Lesbian storyline defended by film director Francis Lee
The director of a film about fossil hunter Mary Anning, which stars Kate Winslet and Saoirse Ronan, has defended its gay storyline.
Ammonite sees Anning (Winslet) in a romance with Ronan's character.
In real life, Anning never married and little is known about her private life. Some have questioned the gay storyline.
But director Francis Lee tweeted he thought it was appropriate "after seeing queer history be routinely 'straightened' throughout culture".
"Given a historical figure where there is no evidence whatsoever of a heterosexual relationship, is it not permissible to view that person within another context...?"
The Telegraph quoted a member of Anning's family, Barbara Anning, who said: "I believe if Mary Anning was gay she should be portrayed as gay and this should also be by a gay actress.
"But I do not believe there is any evidence to back up portraying her as a gay woman… I believe Mary Anning was abused because she was poor, uneducated and a woman. Is that not enough?"
Lee tweeted his response to "huge speculation about my new film and the 'controversial' flames that have been fanned on a slow 'news' story day by newspapers and columnists who haven't read my script or know anything about my film".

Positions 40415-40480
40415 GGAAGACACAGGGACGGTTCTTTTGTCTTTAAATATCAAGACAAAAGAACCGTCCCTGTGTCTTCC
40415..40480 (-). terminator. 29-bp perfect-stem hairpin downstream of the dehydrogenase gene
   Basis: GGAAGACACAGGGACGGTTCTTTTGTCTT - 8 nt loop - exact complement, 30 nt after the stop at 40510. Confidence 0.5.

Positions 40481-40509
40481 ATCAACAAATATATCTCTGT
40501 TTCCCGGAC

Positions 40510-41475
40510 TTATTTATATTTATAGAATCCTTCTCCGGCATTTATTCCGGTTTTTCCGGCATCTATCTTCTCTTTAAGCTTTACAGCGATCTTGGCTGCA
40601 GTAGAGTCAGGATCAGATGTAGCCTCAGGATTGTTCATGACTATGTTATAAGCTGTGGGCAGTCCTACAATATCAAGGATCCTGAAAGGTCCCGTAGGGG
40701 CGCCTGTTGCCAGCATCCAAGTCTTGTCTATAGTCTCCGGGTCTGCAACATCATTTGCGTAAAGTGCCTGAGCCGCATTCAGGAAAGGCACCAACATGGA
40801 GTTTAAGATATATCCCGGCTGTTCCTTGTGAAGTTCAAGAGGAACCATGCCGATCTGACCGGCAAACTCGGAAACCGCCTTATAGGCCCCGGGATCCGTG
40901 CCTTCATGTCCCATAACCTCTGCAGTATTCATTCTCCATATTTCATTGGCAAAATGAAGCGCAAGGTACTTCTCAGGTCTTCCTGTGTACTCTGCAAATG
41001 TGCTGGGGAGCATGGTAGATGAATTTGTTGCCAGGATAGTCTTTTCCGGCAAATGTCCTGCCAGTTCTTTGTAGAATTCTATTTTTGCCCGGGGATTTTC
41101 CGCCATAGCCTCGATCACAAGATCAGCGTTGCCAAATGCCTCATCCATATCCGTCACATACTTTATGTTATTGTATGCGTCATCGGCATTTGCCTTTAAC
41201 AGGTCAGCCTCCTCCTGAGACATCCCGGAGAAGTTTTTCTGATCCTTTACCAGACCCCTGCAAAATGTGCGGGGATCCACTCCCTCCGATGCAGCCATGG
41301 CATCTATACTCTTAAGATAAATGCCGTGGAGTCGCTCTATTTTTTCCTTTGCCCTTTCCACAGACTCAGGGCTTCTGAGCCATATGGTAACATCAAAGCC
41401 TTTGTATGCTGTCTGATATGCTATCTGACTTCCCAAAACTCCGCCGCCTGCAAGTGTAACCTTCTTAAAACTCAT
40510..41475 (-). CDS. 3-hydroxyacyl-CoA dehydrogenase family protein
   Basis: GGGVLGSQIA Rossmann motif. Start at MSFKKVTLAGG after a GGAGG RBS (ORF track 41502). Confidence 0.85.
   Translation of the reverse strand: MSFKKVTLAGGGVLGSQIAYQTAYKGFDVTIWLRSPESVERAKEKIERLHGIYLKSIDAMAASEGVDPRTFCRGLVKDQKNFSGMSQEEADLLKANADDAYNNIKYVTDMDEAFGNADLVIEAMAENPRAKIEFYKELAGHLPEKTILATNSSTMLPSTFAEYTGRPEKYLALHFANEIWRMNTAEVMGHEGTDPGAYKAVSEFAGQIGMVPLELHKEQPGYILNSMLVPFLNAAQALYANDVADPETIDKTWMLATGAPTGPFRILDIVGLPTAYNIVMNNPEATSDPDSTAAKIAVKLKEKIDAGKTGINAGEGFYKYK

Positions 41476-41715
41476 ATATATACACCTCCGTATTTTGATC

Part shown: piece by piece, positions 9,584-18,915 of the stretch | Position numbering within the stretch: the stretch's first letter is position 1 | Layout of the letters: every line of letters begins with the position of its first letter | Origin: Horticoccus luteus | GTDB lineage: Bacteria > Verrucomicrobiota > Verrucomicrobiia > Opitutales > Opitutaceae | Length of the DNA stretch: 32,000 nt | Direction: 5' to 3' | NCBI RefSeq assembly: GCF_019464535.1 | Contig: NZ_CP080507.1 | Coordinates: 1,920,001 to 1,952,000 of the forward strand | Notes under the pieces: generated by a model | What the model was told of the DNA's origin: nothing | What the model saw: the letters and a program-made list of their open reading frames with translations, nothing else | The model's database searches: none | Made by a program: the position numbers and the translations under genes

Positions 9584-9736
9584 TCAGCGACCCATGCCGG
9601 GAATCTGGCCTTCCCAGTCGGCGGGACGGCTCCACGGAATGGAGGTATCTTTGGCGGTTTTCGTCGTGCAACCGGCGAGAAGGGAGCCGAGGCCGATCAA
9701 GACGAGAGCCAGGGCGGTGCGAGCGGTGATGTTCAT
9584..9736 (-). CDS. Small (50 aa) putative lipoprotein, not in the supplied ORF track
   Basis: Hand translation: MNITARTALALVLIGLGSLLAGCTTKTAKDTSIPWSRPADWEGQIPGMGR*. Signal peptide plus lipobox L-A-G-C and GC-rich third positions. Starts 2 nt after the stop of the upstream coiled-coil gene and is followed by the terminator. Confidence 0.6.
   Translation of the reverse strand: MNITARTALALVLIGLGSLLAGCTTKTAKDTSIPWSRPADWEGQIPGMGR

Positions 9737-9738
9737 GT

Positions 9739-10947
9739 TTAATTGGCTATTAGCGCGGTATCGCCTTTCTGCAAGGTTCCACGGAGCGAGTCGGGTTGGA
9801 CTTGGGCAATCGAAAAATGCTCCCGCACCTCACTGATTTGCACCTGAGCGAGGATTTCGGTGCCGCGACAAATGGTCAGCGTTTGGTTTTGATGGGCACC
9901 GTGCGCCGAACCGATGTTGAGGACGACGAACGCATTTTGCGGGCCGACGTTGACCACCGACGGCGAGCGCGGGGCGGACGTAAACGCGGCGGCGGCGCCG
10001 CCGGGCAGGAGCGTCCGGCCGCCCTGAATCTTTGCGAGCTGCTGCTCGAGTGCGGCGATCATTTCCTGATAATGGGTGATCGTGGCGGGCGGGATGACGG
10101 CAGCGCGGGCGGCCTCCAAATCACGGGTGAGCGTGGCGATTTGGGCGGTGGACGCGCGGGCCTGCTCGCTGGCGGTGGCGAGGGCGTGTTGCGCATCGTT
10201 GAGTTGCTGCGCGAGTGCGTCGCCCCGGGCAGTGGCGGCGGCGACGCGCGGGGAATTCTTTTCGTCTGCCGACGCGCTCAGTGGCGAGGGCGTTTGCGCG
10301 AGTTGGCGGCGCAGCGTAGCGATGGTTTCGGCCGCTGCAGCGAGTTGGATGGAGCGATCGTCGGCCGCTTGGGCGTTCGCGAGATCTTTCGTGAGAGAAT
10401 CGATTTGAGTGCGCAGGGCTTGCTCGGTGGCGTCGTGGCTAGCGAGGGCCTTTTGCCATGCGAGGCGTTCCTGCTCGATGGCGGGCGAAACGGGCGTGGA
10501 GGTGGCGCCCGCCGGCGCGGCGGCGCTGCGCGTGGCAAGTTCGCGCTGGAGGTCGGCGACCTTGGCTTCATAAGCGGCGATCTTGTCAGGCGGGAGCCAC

"Would these newspaper writers have felt the need to whip up uninformed quotes from self-proclaimed experts if the character's sexuality had been assumed to be heterosexual?" he asked.
The Mail reported Barbara Anning told them that the 'the lesbian storyline is pure Hollywood".
Filming started last week on the Jurassic coast.
Lee, who directed the critically acclaimed God's Own Country, described his characters as "truthful":
"As a working class, queer film maker, I continually explore the themes of class, gender, sexuality within my work, treating my truthful characters with utter respect and I hope giving them authentic respectful lives and relationships they deserve."
Anning is referred to as the "unsung hero of fossil discovery" by the Natural History Museum.
She was born in 1799 in Lyme Regis to a poor family and had little education. But she pioneered the field of palaeontology with her groundbreaking fossil finds and for a long time she was overlooked by the history books.
Mary Anning Rocks, a group set up to campaign for the creation of a statue of Anning in Lyme Regis, has welcomed the film.
The group said they had confidence that Francis Lee "wouldn't create a story that did not have heart & respect for Mary".